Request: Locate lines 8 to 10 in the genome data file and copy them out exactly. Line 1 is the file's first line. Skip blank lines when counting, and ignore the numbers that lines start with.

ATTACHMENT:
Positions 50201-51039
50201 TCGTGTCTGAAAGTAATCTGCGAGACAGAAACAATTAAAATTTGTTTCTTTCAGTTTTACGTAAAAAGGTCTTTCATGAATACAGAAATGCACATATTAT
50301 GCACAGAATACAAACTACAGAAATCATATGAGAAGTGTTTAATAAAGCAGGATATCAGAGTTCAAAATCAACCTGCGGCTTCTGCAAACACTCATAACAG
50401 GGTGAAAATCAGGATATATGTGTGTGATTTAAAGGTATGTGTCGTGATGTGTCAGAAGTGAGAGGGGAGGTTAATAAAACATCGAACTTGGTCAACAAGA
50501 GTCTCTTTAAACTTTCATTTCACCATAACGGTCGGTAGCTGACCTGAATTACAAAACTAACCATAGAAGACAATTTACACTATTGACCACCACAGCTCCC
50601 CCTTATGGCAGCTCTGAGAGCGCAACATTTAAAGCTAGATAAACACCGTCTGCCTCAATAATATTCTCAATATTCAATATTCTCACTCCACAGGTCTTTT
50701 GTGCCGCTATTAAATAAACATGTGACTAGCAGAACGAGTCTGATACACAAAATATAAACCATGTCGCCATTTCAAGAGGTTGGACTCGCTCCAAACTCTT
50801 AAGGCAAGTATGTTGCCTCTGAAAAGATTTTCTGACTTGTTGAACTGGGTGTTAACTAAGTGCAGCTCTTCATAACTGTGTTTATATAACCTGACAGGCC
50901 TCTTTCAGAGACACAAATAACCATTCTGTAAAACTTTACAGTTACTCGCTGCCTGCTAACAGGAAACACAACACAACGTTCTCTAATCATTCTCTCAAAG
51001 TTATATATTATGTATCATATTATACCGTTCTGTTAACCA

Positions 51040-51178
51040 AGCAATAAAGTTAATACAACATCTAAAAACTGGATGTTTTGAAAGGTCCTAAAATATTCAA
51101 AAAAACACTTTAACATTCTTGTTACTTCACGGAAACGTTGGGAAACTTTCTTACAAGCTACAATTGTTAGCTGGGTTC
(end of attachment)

50801 AAGGCAAGTATGTTGCCTCTGAAAAGATTTTCTGACTTGTTGAACTGGGTGTTAACTAAGTGCAGCTCTTCATAACTGTGTTTATATAACCTGACAGGCC
50901 TCTTTCAGAGACACAAATAACCATTCTGTAAAACTTTACAGTTACTCGCTGCCTGCTAACAGGAAACACAACACAACGTTCTCTAATCATTCTCTCAAAG
51001 TTATATATTATGTATCATATTATACCGTTCTGTTAACCA